Review: Mandriva One Spring 2008 LiveCD

I’ve been sampling GNU/Linux distros for years now.  I’ve played with Red Hat and the old SuSE.  And I think Mandriva One Spring 2008 is a joke.  Its realistically performs no better than those old distros.

What I Guess I Liked

Mandriva did give me the option to use Compiz during boot up of the Live CD.  Definite advantage there as some don’t even ask.  You just get it or you don’t.  I really like options.

What I Really Abhorred

The Live CD recognized my wifi card (Broadcom 4318 POS) successfully.  Its a real shame they didn’t include a reasonable way to find, oh, a wifi hotspot.  That’s a huge ding.  I treat this from a newbie (though I am not one) angle.  If the distro can’t do that much,  how easy with it be with other things?

Secondly, money.  I don’t pay for Linux.  I don’t pay for software.  So I’m not going to pay for a version of Mandriva that supposedly offers more when other distros give me the same (or greater) capabilities for nothing.


This only being a Live CD review, I can’t knock Mandriva too much.  There’s a very good possibility that it would have recognized the card and given me the tools I need to get online.  Mint and Ubuntu don’t recognize the card until they’re both installed and connected via ethernet.  The first distro that beats even that will win me over for a few months.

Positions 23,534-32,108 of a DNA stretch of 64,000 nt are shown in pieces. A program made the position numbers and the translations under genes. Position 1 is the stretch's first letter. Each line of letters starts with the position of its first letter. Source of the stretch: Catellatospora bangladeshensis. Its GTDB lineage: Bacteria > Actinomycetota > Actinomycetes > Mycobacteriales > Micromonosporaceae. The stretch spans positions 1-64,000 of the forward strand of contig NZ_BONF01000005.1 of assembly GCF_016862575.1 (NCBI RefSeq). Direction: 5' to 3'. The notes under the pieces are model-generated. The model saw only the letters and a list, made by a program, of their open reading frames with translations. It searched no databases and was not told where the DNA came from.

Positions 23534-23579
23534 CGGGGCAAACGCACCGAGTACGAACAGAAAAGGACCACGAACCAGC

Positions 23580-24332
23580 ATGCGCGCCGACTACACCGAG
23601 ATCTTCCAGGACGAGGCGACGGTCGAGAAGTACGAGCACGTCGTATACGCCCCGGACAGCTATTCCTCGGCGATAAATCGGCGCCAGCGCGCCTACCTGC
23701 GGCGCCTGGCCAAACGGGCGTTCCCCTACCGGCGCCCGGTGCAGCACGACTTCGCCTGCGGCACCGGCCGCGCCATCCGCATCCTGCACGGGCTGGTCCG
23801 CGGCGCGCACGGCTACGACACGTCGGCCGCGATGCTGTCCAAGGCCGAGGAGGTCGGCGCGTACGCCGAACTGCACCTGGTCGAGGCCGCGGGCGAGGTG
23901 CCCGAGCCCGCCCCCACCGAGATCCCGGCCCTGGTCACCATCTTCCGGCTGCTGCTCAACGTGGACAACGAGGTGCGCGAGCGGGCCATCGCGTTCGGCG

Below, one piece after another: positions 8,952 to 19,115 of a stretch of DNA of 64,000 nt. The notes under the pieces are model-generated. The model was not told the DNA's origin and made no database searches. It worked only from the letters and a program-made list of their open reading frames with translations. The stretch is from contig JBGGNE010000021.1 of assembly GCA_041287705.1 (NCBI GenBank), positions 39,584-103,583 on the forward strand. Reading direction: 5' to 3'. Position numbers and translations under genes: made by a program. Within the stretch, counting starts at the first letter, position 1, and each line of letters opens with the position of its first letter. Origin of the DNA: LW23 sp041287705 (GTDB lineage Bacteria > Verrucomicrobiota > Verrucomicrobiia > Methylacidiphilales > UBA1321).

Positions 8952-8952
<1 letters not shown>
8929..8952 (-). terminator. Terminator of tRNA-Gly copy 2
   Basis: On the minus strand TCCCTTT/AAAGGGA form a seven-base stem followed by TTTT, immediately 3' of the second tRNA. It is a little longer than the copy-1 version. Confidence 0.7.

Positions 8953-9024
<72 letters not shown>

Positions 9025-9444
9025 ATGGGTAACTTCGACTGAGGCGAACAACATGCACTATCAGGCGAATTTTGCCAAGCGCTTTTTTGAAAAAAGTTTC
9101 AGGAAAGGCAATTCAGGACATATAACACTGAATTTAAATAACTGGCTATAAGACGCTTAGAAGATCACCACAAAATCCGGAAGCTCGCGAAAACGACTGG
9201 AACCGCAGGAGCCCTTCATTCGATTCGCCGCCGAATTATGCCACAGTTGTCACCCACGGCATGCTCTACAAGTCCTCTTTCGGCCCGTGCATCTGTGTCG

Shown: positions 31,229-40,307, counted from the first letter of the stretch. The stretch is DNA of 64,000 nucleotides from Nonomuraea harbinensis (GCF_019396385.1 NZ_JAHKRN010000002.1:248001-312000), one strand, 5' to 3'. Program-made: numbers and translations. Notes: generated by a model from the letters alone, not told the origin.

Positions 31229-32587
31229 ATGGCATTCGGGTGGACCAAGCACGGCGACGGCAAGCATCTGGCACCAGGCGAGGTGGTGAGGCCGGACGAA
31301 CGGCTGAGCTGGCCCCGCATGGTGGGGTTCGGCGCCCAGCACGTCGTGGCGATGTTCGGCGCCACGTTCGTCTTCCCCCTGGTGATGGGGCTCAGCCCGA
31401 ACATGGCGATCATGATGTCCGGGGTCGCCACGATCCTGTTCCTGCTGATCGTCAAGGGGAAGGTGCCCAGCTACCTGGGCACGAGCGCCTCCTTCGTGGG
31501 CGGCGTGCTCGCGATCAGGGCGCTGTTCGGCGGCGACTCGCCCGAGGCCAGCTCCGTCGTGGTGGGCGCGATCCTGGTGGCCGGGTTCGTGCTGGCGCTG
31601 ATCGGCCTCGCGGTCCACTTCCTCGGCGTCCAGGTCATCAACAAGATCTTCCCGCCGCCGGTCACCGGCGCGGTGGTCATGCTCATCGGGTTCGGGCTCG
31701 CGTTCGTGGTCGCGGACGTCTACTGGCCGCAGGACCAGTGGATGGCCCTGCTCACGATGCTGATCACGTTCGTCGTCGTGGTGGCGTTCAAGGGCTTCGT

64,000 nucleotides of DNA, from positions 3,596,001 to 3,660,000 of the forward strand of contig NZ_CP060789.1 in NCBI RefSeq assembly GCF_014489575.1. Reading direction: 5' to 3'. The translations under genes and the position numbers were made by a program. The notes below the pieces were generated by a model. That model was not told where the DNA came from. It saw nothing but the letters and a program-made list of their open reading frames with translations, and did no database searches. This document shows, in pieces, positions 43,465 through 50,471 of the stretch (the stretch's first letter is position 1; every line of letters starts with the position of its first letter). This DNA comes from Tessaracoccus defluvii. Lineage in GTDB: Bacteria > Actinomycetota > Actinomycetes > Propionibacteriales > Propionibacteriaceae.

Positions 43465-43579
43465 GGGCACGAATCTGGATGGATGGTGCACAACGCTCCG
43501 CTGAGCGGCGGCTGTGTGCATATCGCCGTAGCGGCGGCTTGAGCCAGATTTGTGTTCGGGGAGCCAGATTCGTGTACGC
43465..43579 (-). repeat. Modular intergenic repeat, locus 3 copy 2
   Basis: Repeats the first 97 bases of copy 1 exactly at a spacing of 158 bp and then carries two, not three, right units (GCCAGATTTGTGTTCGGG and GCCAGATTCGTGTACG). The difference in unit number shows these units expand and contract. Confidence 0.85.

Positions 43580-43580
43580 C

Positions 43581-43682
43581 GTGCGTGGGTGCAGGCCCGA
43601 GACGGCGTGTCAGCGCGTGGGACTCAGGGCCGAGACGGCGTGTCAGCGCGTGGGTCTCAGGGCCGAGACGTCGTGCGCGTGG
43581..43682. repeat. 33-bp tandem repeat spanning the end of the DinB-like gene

I’ve never been a fan of Mandrake, Connectiva, or Mandriva.  So perhaps I am biased.  I wouldn’t recommend Mandriva to anyone.  Go with Mint if you want very easy.


10 responses to “Review: Mandriva One Spring 2008 LiveCD

  • ZaPun

    This is bullshit. You didn’t even try.

  • muddygeek

    Heh, wow, thanks for the comments, I guess. The point of my site is to be critical of Linux and operating systems in general.

    I’m more impressed how many hits I had in one day from this post. Now its time to clarify…

    This was a review of a LiveCD. I’ll have a full fledged installed Mandriva install review later. Yes, I’ll still ding Mandriva for not only charging for a full copy (whereas Ubuntu amongst others does not) and if the wifi is difficult to install.

    Finally, I would _not_ recommend Mandriva to _anyone_ but that’s my prerogative. I feel that there are better alternatives. I do try to be reasonable with my suggestions though. If Windows makes sense, I go with it. Or Mac. Or Linux.

    So if you were unhappy with this review, well, I don’t care much if you check out my full review later. Otherwise, please come back and give me a shot.

  • tim

    I also have Broadcom wireless, and it works great in Mandriva 2008.1. No distro is allowed to included the Broadcom firmware because of licensing issues. Drakconnect easily sets up wireless using the native driver or ndiswrapper.

    As for One vs. Powerpack. They are the same. Only difference is Powerpack includes a few commercial applications like LinDVD and Cedega. What free cost distro gives you LinDVD and Cedega out of the box? The One CD is in no way crippled in comparison to a distro like Ubuntu.

  • FACORAT Fabrice

    1. you dn’t have to pay for Mandriva. You can use the Free ( 100% Opensource ) or the One edition, and you will have access to all the packages, except the commerciales ones : which is normal IMHO.

    2. Concerning the wireless, I don’t understand why you find it difficult to configure and select a wireless network. Maybe you were looking for a precised program ( Network Manager ) whereas Mandriva is using its own program ( net_applet and drakroam ).